“The $50,000 loan is flexible funding that can be used in a variety of ways to keep Marylanders working,” she said. “It’s a simple application and in some cases relief can be obtained as quickly as two working days. We’re talking to our federal partners daily and that will allow us to expand these programs further. We’re cutting through the red tape to get Maryland businesses the help they need.”
The various relief loans and grants programs are up and running and more details are available on the state’s website. The following are some of the highlights of the relief programs being offered:
Maryland Small Business COVID-19 Emergency Relief Loan Fund
The $75 million loan fund available to for-profit businesses only offers no interest or principal payments for the first 12 months up to $50,000. It would convert to a 36-month term loan of principal and interest payments with an annual interest rate of 2%. The eligible uses of the loans would include working capital to support payroll expenses, rent or mortgage payments, utility expenses or other similar expenses that occur in the ordinary course of operations. To be eligible for the loans, a business must demonstrate the financial stress or disrupted operations caused by the pandemic.
Maryland Small Business COVID-19 Emergency Relief Grant Program
Unlike the aforementioned emergency relief loan fund, this grant program would be just that- a grant. The COVID-19 grant fund offers working capital to Maryland small businesses and non-profits with disrupted operations due to the pandemic. Grants up to $10,000, not to exceed three months of cash operating expenses for small businesses and non-profits would be available under the program.
Eligible businesses would have to be in operation before March 9, 2020 and be in good standing. Eligible businesses can have annual revenue not exceeding $5 million and the business or non-profit would be expected to seek longer term relief through the SBA or other lending source. The eligible uses for the grant program include payroll expenses, rent or mortgage payments, utility expenses or other daily operating costs.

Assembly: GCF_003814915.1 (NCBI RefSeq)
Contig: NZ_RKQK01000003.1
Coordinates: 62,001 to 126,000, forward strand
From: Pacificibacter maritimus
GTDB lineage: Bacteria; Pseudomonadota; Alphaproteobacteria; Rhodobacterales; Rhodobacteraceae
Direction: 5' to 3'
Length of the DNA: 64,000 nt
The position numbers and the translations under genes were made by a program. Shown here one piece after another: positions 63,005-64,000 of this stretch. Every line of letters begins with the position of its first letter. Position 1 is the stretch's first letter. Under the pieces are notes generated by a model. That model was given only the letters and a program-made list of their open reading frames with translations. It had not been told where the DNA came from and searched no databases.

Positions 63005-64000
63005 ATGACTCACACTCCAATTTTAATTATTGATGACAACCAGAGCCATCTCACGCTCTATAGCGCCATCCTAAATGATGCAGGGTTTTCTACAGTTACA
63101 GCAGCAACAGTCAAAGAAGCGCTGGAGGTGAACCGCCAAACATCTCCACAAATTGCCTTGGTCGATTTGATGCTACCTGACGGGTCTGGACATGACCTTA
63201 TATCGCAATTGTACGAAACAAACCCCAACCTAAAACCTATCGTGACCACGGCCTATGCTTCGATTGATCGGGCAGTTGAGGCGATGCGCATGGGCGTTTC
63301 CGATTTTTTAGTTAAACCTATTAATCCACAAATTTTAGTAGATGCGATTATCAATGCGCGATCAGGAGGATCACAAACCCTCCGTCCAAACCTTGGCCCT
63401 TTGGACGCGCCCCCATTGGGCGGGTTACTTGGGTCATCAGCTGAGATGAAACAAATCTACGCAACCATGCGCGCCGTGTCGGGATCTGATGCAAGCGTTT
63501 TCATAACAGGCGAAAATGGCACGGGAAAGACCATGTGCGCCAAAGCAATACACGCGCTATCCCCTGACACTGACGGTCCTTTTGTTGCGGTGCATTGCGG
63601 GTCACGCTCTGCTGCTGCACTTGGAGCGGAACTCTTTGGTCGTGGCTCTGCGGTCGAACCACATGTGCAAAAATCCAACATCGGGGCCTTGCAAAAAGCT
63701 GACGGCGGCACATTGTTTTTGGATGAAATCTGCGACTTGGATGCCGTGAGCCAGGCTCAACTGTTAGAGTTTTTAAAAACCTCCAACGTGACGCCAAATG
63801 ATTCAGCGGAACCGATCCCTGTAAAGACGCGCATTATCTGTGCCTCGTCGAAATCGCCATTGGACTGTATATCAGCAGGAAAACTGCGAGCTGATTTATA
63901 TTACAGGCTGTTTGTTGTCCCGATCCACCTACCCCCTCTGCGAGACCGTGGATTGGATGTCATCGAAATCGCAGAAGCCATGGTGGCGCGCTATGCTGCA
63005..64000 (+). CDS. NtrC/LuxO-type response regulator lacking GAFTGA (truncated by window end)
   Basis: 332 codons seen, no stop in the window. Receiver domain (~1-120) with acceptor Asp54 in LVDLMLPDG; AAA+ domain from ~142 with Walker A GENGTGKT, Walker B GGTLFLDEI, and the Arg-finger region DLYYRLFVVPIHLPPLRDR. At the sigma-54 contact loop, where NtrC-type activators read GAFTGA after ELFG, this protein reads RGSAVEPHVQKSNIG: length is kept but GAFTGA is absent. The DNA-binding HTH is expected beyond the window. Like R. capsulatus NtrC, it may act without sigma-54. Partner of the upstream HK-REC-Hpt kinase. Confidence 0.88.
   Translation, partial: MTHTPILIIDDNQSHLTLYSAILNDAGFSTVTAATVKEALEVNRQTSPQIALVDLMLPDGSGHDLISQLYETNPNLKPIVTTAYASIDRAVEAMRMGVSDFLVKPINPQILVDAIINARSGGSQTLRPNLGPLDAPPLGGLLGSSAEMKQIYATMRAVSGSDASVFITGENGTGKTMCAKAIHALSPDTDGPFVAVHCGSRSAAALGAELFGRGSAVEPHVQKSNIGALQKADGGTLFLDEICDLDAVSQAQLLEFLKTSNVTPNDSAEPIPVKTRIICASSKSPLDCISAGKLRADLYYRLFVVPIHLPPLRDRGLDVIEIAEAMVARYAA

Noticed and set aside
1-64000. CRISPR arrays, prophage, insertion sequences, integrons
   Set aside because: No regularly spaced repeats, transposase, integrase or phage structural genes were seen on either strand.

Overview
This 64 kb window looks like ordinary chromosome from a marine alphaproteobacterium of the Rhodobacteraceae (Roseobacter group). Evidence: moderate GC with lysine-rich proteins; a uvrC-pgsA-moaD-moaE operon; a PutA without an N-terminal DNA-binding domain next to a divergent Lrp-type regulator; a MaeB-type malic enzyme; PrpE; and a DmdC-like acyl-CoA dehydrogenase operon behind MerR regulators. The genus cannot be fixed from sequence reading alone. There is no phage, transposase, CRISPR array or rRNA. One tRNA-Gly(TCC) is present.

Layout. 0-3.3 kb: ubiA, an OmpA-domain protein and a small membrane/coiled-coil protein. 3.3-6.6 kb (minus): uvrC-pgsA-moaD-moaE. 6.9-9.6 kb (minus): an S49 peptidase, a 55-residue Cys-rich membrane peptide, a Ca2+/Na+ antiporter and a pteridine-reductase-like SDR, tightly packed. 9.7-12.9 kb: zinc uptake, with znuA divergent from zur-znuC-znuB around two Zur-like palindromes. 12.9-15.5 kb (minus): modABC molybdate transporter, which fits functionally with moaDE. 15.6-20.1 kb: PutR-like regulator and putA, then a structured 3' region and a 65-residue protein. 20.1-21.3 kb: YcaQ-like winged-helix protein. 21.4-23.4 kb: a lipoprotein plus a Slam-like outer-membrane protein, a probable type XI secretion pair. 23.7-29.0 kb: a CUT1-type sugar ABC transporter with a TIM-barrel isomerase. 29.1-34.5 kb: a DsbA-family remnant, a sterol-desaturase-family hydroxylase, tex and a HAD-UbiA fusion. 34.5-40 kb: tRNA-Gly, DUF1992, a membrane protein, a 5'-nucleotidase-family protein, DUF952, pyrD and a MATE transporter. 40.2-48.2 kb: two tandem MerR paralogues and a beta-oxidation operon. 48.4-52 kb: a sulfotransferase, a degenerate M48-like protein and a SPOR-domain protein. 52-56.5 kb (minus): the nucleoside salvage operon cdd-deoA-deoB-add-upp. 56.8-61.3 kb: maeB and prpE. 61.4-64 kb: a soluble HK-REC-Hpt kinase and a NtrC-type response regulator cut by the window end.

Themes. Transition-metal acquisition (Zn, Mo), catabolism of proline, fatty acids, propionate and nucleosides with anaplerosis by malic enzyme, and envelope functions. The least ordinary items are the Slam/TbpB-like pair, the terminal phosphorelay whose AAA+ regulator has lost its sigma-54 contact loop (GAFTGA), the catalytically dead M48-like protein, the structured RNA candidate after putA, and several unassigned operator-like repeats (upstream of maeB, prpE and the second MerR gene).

COVID-19 Layoff Aversion Fund
Hogan and the Department of Labor have launched a new COVID-19 Layoff Aversion Fund, which is designed to support businesses undergoing economic stress due to the pandemic by preventing or at least minimizing the duration of unemployment resulting from layoffs. The award, which could be up to $50,000 per applicant, will be a quick deployable benefit that can be customized to the specific needs of a business to minimize the need for layoffs.
The uses of the benefit are many. For example, the benefit could be used to cover the cost of purchasing remote access equipment such as computers, printers of software etc. to allow employees to work remotely from home where possible versus being laid off. The funds could also be used to cover the cost of cleaning or sanitization services so small businesses would be able to keep employees at work on site.
The funds could also be used to pay for liability insurance for restaurants, for example, that were forced to close but have converted to a delivery operation while under the state of emergency. Essentially, the program will allow businesses to adopt other creative approaches and strategies to reduce or eliminate the need for layoffs.